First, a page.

Finally, it should be noted that the release of Grace 1 oil tanker was not only a legal and political failure for Washington and London and their allies but it was also a strategic failure. Undoubtedly, the vast consequences of this failure will be revealed in near future.
From our partner Tehran Times
Business and boxing: two sides of the same coin
What do a planned US$15 billion Saudi investment in petroleum-related Indian businesses and a controversial boxing championship have in common?
Both reflect a world in which power and economics drive policy, politics and business at the expense of fundamental rights.
And both underscore an emerging new world order in which might is right, a jungle in which dissenters, minorities and all other others are increasingly cornered and repressed.
Rather than furthering stability by building inclusive, cohesive societies both support trends likely to produce an evermore unstable and insecure world marked by societal strife, mass migration, radicalization and violence.
A world in which business capitalizes on decisions by a critical mass of world leaders who share autocratic, authoritarian and illiberal principles of governance and often reward each other with lucrative business deals for policies that potentially aggravate rather than reduce conflict.
No doubt, the planned acquisition by Saudi Arabia’s state-owned national oil company Aramco of 20 percent of the petroleum-related businesses of Reliance Industries, one of India’s biggest companies, makes commercial and strategic economic and business sense.
Yet, there is equally little doubt that the announcement of the acquisition will be read by Indian prime minister Narendra Modi, days after he scrapped the autonomous status of the troubled, majority Muslim region of Kashmir, as a license to pursue his Hindu nationalist policies that discriminate against Muslims and other minorities and fuel tensions with Pakistan, the subcontinent’s other nuclear power.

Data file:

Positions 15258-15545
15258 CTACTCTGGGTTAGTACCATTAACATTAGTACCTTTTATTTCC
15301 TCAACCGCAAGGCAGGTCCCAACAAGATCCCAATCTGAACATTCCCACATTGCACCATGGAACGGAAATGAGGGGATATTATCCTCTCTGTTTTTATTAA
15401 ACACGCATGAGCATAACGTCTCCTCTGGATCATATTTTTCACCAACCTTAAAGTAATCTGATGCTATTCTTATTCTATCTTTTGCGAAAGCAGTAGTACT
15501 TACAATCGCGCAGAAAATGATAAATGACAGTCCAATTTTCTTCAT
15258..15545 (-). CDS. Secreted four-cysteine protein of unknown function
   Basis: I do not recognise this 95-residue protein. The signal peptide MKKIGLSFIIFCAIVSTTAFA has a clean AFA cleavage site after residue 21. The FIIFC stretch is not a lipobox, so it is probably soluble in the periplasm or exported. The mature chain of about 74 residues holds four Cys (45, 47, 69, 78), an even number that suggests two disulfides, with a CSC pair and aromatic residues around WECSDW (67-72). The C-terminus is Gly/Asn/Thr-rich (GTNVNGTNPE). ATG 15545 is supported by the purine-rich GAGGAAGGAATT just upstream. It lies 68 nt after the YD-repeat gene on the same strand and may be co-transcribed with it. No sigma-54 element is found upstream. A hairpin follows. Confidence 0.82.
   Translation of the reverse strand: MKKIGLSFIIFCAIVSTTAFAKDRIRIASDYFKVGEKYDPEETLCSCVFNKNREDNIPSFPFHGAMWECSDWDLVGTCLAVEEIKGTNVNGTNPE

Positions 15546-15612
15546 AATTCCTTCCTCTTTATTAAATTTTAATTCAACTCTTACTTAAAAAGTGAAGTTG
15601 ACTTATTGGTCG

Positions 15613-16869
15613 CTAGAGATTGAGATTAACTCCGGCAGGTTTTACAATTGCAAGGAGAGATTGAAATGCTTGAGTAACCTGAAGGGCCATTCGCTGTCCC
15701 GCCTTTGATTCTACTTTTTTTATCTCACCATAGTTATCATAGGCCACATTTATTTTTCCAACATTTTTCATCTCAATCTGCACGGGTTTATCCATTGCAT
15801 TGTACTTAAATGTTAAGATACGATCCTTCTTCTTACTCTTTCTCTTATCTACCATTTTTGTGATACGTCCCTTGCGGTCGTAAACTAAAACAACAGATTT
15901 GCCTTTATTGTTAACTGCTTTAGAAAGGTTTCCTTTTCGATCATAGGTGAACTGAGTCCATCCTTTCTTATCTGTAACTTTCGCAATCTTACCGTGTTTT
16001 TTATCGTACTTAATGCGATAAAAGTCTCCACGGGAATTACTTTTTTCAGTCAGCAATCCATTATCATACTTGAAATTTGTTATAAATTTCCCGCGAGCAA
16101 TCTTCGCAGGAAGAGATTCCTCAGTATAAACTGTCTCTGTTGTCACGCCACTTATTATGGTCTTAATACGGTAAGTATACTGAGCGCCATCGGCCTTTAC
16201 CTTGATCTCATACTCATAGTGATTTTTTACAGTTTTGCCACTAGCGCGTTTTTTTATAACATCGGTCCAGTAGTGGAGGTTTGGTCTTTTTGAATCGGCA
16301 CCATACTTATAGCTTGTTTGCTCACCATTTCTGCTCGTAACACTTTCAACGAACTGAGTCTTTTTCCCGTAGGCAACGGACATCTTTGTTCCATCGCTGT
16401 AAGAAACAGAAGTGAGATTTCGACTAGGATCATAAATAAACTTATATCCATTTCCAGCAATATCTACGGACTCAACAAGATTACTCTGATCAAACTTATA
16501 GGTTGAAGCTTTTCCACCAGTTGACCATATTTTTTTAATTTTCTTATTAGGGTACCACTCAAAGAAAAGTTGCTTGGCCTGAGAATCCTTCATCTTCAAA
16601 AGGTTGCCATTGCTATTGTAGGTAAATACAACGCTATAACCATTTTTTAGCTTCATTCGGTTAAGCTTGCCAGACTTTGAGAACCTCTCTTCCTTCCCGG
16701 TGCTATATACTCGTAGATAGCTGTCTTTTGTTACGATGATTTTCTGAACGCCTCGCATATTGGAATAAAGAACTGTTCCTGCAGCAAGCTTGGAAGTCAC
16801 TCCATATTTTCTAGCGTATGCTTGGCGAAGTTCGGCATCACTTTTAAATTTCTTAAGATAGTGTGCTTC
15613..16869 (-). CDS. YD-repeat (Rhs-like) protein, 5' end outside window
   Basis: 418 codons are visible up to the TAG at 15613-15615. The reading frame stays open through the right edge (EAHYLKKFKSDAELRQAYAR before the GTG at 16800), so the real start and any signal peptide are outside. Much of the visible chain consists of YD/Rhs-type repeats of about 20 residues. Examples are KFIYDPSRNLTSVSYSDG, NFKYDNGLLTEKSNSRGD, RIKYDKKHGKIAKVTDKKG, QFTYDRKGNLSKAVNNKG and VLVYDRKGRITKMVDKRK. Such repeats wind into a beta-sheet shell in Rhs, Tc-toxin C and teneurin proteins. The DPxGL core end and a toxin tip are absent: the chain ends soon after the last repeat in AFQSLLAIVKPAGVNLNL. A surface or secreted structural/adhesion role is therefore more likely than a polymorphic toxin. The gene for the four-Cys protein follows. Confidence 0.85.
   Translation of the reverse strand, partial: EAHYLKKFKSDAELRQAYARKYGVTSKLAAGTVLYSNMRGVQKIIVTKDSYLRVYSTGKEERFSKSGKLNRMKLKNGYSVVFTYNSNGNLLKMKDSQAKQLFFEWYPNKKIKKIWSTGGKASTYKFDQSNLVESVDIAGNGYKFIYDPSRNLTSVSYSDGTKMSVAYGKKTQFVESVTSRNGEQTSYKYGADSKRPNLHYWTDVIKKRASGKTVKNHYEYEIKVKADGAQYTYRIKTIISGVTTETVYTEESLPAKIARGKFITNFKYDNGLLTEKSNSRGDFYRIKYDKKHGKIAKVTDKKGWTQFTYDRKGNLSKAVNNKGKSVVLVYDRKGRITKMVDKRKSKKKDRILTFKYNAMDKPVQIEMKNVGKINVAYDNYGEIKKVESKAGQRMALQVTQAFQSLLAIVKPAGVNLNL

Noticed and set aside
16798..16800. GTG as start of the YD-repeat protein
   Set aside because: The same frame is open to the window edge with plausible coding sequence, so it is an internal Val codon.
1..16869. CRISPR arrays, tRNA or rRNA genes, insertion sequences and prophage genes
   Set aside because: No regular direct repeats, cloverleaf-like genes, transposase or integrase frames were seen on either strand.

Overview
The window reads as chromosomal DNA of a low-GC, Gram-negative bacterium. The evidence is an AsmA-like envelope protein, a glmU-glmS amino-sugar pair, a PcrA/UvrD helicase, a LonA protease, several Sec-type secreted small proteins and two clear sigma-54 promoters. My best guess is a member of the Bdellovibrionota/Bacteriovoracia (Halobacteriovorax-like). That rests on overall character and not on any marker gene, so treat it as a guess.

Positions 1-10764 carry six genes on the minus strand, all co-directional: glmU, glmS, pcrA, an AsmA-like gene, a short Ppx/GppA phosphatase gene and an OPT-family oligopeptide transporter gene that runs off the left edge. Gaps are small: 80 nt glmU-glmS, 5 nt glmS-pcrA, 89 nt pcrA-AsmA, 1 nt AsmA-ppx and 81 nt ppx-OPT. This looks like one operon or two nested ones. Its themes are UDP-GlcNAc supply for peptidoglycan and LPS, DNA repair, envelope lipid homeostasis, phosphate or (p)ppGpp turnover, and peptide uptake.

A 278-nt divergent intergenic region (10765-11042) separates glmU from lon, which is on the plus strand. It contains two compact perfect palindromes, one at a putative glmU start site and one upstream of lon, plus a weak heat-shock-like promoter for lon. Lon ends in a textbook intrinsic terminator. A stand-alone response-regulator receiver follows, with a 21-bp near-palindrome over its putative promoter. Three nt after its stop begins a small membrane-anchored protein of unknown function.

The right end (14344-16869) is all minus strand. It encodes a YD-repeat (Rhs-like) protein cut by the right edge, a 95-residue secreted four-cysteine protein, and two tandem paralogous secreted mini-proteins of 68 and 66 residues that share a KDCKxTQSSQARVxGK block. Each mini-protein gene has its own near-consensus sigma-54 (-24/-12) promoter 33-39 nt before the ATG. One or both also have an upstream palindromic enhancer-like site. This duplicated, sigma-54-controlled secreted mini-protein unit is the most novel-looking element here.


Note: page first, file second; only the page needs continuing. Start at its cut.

The ultimate cost of the fallout of policies and business deals that contribute or give license to exclusion rather than inclusion of all segments of a population and aggravate regional conflict could be far higher than the benefits accrued by the parties to a deal.
Underscoring the risk of exclusionary policies and unilateral moves, cross border skirmishes between Indian and Pakistani forces erupted this week along the Kashmiri frontier in which at least five people were killed.
The timing of the announcement of the Aramco Reliance deal in a global environment in which various forms of racism and prejudice, including Islamophobia, are on the rise, assures Indian political and business leaders that they are unlikely to pay an immediate price for policies that sow discord and risk loss of life.
Like in the case of Saudi and Muslim acquiescence in China’s brutal clampdown on Turkic Muslims in the troubled, north-western Chinese province of Xinjiang, the most frontal assault on a faith in recent history, the announcement risks convincing embattled Muslim minorities like the Uighurs, the Kashmiris or Myanmar’s Rohingya who are lingering in refugee camps in Bangladesh that they are being hung out to dry.
To be sure, Kashmiris can count on the support of Pakistan but that is likely to be little more than emotional, verbal and political.